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ITV News exclusive: The British suicide bomber who helped Islamic State take Ramadi

Video report by ITV News' Juliet Bremner

A British suicide bomber who helped Islamic State militants advance into the Iraqi city of Ramadi was a popular body-building schoolboy when in the UK, ITV News can reveal.

Known as Abu Musa al-Britani, A-Level student Fatlum Shakalu, 20, was among the first of six militants to blow himself up as IS surged into Ramadi.

It comes after his brother Flamur, 23, died on the frontline in Iraq in March.

One of Shakalu's former school friends told ITV News that Shakalu was an "extremely friendly" young man who liked to post pictures of his "honed physique" on social media.

Fatlum Shakalu was a 'popular' schoolboy who enjoyed body-building, a former school friend has said Credit: ITV News

His transition into extreme Islamism was gradual, the friend said, whereas his brother's conversion was far more noticeable and dramatic.

Fatlum was extremely friendly, approachable and competitive when it came to exercise and posting pictures on Facebook of his well-honed physique.

He was very popular - whenever you would run into him in the street he was always surrounded by a large group of friends.

At least with Flamur you saw an almost overnight transformation. He was someone you would see drinking, socialising, beardless and popular with ladies - overnight, he has a grim expression on his face, his demeanor changes.

If you went to the mosque he would be there for every prayer. With Fatlum it was more gradual. I was more surprised about Fatlum, and less surprised about Flamur.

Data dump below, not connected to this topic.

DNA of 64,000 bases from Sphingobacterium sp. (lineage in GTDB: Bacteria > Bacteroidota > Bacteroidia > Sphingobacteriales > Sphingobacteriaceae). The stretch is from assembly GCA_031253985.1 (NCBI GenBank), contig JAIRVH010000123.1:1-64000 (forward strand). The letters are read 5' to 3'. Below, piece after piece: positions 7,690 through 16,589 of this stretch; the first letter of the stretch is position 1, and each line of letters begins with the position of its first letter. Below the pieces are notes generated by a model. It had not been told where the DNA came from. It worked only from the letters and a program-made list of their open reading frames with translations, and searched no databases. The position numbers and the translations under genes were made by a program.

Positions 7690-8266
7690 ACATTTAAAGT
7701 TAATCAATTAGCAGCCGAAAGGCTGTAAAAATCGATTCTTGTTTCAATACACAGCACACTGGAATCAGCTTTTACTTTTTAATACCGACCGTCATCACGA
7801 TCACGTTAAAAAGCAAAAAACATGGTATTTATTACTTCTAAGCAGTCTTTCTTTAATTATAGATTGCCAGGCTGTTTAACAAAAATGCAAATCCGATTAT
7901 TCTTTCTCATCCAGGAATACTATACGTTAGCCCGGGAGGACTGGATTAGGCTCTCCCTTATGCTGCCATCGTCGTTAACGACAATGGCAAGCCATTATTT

– Former school friend

He said he believed there was a gang of around a dozen Islamic State recruiters operating in and around Holland Park School in London, where both brothers attended, targeting people they believed could be converted to their cause.

Other known jihadis Hamza Parvez and Mohammed Nasser, who died fighting in 2013, were also former students of the school.

Shakalu with Mohammed Nasser, who was killed in Syria in 2013 Credit: ITV News

Shakalu and his brother came from a non-devout Muslim family of Kosovan-Albanian descent

They headed out to Turkey in the spring of 2013 before moving into Syria, telling their parents they were there to do aid work.

The friend told ITV News of his shock that a classmate had turned out to be a suicide bomber.

It is sad, we have to ask ourselves why a person full of talent full of dreams and possibility and potential, what would make themselves blow themselves up. Maybe ask what is leading young people to commit these actions - seemingly unfathomable actions.

It's shocking when you look at it, in hindsight, in retrospect, but when you actually consider that somebody went to Syria then anything can happen.

From the moment you set foot in Syria, anything is liable to happen.

– Former school friend